(Reuters) - The number of U.S. bankruptcy filings fell 14 percent in 2012 to the lowest level since the financial crisis of 2008, according to a report by the American Bankruptcy Institute (ABI), which forecast a further drop this year.
There were 1.19 million bankruptcies in 2012, down from 1.38 million in 2011, based on information compiled by Epiq Systems Inc. Noncommercial filings dropped 14 percent to 1.13 million and commercial filings fell 22 percent to 57,788.
Filings will likely continue to decrease in 2013 as U.S. households continue to cut their debt and interest rates remain low, said Samuel Gerdano, executive director of the ABI.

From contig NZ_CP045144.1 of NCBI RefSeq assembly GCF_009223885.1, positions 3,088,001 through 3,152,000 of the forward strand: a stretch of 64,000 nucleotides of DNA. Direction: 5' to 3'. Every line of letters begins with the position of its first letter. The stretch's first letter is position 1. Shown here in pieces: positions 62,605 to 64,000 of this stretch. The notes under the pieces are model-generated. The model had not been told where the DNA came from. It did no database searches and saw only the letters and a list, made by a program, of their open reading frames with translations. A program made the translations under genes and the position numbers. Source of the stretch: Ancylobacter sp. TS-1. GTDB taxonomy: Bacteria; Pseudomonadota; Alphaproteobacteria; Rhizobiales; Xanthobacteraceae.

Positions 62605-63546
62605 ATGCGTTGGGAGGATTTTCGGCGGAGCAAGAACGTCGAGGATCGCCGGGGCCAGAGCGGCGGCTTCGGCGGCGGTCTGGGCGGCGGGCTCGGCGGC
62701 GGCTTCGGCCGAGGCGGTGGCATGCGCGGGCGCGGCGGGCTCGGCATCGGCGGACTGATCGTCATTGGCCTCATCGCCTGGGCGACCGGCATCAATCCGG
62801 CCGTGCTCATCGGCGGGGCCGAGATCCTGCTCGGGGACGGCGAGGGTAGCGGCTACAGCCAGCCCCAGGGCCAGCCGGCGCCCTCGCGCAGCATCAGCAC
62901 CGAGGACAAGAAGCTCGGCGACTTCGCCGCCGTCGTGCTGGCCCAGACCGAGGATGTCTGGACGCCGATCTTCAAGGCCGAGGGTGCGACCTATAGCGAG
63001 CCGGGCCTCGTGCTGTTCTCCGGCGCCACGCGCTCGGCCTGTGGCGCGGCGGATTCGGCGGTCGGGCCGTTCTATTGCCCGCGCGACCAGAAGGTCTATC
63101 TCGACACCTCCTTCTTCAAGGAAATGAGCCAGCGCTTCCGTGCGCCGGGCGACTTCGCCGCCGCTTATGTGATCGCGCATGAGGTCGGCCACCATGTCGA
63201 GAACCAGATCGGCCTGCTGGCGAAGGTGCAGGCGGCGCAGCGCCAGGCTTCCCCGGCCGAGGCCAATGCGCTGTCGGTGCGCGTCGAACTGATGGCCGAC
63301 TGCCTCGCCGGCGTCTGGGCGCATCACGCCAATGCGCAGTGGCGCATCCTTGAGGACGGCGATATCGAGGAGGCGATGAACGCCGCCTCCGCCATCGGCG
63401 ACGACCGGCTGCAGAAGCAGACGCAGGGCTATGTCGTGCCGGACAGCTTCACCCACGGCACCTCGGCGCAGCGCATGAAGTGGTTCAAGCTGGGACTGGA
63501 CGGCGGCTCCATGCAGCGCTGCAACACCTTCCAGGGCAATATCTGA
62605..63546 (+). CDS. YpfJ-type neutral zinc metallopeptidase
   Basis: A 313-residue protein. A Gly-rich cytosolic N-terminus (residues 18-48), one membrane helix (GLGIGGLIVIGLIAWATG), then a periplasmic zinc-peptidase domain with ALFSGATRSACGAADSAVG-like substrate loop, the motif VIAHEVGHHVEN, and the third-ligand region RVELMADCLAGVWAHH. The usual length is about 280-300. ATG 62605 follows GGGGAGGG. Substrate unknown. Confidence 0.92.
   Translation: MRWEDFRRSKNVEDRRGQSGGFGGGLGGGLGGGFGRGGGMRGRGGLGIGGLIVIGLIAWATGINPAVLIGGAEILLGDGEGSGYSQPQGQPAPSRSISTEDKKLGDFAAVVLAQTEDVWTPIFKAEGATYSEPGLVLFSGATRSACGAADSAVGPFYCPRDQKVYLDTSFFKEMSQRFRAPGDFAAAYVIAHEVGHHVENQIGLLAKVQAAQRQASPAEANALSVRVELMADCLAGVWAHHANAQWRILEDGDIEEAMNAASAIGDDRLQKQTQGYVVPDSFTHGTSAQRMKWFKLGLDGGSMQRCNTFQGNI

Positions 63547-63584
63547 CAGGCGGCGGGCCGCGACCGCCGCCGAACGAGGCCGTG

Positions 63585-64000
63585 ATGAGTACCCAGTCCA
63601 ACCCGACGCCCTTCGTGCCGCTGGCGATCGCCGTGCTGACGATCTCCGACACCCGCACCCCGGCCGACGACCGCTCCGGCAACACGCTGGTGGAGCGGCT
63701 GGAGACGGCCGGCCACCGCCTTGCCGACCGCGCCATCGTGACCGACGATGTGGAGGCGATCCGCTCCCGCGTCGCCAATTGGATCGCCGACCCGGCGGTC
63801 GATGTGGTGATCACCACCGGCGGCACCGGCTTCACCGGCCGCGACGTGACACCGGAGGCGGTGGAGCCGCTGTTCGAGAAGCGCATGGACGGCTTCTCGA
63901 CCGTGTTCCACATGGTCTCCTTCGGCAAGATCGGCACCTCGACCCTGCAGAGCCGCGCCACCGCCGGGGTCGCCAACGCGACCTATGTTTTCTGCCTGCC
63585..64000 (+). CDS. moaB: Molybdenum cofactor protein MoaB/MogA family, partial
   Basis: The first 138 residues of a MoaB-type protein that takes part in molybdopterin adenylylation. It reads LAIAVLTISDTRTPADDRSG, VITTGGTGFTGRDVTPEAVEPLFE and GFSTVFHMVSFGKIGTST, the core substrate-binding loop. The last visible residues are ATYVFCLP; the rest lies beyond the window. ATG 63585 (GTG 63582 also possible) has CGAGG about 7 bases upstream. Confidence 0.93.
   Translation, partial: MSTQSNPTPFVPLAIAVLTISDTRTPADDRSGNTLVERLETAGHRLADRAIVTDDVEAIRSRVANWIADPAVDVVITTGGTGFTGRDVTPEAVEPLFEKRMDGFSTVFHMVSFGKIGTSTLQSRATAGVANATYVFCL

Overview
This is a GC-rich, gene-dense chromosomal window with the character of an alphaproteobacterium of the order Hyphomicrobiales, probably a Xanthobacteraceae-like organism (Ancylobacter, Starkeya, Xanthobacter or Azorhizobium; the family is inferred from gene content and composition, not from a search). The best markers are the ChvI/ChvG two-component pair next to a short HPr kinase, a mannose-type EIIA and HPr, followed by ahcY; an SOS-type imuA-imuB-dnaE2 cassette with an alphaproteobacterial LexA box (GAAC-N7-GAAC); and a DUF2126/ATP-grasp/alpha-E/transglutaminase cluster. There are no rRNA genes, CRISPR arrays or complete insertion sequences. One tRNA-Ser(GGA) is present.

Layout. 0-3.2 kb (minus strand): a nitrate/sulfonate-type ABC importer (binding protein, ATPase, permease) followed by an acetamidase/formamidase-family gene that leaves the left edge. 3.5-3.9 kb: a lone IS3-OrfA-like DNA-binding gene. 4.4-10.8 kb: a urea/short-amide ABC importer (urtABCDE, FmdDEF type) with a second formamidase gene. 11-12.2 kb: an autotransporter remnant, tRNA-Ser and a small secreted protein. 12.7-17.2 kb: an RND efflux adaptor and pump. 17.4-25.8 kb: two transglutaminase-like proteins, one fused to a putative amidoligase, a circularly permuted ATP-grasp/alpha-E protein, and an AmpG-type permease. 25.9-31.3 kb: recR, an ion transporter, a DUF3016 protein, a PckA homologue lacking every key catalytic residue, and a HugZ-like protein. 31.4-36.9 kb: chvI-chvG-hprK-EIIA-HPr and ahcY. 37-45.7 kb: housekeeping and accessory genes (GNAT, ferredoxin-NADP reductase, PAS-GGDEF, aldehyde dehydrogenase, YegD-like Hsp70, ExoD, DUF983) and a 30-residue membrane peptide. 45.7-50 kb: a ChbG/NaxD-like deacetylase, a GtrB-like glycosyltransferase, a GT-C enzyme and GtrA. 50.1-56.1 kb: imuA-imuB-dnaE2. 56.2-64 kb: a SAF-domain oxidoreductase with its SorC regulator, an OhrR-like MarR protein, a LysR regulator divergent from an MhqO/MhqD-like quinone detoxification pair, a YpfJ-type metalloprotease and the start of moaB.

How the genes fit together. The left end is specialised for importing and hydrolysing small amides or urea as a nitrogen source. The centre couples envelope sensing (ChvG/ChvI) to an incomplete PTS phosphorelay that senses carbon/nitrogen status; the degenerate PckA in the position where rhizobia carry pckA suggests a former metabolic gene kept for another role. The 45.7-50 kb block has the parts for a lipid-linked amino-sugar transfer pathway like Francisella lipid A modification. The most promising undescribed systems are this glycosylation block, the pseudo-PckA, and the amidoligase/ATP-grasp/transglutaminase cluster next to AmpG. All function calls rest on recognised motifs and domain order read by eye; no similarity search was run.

Despite the spike in filings following the financial crisis, U.S. recession and housing crash, the average number of filings over the past four years — 1.39 million annually — was generally low by recent standards.
In 2005, the U.S. Congress adopted changes to bankruptcy laws that were meant to require greater proof to file for bankruptcy. In the 10 years leading up the reform, there was an average of 1.50 million filings annually, according to data from the ABI.
Reporting By Tom Hals in Wilmington, Delaware; Editing by Leslie Adler